Locals join clean-up of Goldenbridge Cemetery after an attack by vandals
More than 100 Inchicore residents have helped to clean up the vandalised historic Goldenbridge Cemetery in Dublin.
The volunteers helped repair some of the damage to the graves on Saturday after thugs broke 29 of the 19th-century tombstones in the two-acre, walled cemetery two weeks ago.
Many of the old tombstones could not be repaired because they were smashed into pieces.
Goldenbridge, which is the final resting place of William T. Cosgrave, has not been a fully operating cemetery in over a century. However, there are plans to open the cemetery to visitors next year and begin using it as a burial ground for local people.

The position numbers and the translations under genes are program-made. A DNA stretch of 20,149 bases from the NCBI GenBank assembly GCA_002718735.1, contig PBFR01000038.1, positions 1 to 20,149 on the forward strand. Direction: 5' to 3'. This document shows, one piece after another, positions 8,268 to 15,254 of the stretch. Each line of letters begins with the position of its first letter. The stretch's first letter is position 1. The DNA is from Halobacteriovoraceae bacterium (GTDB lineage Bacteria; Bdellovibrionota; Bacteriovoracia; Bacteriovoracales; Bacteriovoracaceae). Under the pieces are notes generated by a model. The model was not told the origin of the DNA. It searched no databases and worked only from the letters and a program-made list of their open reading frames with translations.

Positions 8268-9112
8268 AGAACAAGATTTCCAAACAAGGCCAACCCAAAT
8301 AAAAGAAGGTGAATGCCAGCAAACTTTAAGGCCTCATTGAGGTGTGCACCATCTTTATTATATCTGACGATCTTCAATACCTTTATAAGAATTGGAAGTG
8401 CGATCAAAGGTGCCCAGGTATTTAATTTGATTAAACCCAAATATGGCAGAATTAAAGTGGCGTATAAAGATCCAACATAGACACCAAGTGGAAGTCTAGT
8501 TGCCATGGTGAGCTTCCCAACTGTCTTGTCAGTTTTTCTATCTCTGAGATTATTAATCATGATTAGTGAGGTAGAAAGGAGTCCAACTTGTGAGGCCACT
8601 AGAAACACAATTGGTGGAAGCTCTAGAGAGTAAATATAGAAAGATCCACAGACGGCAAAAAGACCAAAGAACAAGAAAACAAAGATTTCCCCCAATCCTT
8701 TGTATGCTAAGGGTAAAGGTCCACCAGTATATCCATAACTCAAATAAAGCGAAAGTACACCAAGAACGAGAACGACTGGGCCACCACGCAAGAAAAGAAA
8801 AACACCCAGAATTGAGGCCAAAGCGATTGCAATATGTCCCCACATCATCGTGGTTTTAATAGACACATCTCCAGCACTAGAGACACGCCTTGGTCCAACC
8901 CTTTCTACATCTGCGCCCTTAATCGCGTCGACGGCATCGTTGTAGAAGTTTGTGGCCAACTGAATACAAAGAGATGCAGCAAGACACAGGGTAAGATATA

Members of the We Love Inchicore and Keogh Square community groups took part in the voluntary clean-up organised by the Glasnevin Trust.
The Inchicore Development Association and Dublin City Council are working with the trust on restoring the area.
"I am truly overwhelmed by the response we've had to our clean-up day appeal," said George McCullough, chief executive of the trust.
"Unfortunately the cemetery has been the target of destructive vandalism on a number of occasions in the past couple of years, but the turnout for today's event shows me there is still a passion for this cemetery and the history beyond its gates."
The first burial in the cemetery took place in 1828. The graveyard was the first Catholic cemetery built in Dublin after the Catholic Emancipation.